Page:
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Should Britain Mandate Smaller Wine Glass Sizes?

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Is it an example of being a nanny state, or of the government protecting the long-term interests of citizens, if the government regulates the size of wine glasses which bars are allowed to use? There are good arguments on both sides and while my first inclination frankly is to go with the first, I have to say that my sympathies have gradually shifted towards the latter.

In Great Britain, Liberal Democrat Greg Mulholland — MP for Leeds North West — is proposing that Parliament reinstate the traditional 125ml wine drinking glass because the current wine glasses have gotten so large that customers are no longer "aware of how many units of alcohol they are drinking." Larger glasses are being offered as a better "value," but they are so large that customers end up drinking massive amounts of wine.


The MP, a Lib Dem health spokesman, said: "In the last few years there has been a deliberate move by many bar and pub companies to phase out the traditional standard size 125ml glass of wine, and only sell the larger 175ml and 250ml size.

"In the latter case this is almost half a pint of wine."

He added: "The result inevitably has been that wine drinkers are less aware of how many units of alcohol they are drinking when they have 'a few of glasses of wine'.

"This is a real concern at a time when the figures show that alcohol related health problems are increasing, including women who drink the majority of wine purchased in bars and pubs."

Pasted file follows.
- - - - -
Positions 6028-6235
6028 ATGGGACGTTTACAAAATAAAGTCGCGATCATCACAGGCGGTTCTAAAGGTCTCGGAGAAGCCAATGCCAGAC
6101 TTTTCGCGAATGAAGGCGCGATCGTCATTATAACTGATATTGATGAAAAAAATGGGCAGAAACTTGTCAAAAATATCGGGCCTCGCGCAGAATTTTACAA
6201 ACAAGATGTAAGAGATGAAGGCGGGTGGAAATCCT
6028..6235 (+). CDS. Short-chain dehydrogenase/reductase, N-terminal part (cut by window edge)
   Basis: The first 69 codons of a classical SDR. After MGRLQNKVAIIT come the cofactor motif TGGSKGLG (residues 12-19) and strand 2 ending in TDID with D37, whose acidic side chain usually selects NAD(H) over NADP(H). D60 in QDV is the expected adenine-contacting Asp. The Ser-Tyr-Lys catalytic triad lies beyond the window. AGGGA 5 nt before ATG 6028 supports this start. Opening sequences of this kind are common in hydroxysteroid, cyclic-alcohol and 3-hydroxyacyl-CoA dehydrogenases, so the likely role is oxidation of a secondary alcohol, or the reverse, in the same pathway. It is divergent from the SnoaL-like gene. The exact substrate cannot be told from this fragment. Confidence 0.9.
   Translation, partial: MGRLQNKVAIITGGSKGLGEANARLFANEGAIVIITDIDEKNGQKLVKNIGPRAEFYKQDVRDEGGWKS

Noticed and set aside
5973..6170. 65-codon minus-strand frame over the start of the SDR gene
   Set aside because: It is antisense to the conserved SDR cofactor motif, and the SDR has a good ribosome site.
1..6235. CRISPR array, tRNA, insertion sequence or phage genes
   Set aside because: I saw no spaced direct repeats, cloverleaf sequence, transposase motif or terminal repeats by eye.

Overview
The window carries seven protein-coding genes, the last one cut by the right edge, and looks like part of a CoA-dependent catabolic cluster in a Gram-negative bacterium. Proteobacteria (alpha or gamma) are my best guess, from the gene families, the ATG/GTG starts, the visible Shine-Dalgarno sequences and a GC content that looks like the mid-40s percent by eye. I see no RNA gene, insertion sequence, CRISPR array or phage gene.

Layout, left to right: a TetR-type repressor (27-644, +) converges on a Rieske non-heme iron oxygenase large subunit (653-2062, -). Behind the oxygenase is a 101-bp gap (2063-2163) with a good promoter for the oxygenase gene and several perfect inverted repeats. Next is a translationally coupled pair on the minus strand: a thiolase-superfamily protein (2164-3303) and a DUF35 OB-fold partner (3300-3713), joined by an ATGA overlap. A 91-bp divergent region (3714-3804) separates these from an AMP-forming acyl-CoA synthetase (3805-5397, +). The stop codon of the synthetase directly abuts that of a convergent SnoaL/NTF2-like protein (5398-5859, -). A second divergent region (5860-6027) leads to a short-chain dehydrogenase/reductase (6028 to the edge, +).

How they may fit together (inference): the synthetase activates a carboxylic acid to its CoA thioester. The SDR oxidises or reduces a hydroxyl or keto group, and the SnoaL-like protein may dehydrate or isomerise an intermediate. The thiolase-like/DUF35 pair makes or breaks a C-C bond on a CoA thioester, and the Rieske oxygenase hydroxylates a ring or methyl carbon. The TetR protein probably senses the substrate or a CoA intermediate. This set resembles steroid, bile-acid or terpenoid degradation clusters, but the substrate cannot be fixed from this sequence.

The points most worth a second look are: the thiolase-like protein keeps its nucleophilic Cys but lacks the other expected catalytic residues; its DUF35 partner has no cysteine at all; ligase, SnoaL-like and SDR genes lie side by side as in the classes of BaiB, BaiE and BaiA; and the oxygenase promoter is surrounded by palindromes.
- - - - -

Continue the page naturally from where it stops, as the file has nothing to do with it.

Source: BBC

So wine is being served in amounts that are more dangerous, and alcohol-related health problems are increasing. But will smaller glasses cause people to drink less?


Jo Caddy, a 35-year-old account manager who cradled a large white wine at The Goose pub in central London, said smaller glasses hold far too little.

"I'd probably drink a bit quick and then I'd have to drink another one," she said.

Danny Blackmore, 31, manager of The Printer's Devil, another central London pub, said British culture, not glass size, is the problem.

"You can serve them jugs or you can serve them thimbles, if they're going out to get drunk they'll get drunk," he said.

Source: Daily Vidette

So, is this a case of the state running amok to protect people from themselves, or a case of the state trying to protect legitimate, long-term interests of the people?


Nanny State for Wine Glasses?

There are obvious reasons to think that this is another example of trying to expand the "nanny state." Why should the government regulate the size of wine glasses — except, perhaps, to establish standard sizes so you know you aren't getting cheated by mislabeling? Why should the government tell bars that they can't serve me wine in a larger glass? If I want to drink a certain amount of wine, why can't I do so with one or two glasses instead of being forced to order four or five?

It seems like an egregious abuse of power for the government to get involved with my decision about how much to drink and a pub's decision about what size glass to serve my wine in. Even worse is the fact — known to wine drinkers, but apparently not to MPs like Greg Mulholland — that some wines need to be served in larger glasses in order to be appreciated properly. These large glasses shouldn't be filled, obviously, but they need to be used. I'm not going to pay for an expensive wine then sit there and drink it in a tiny glass.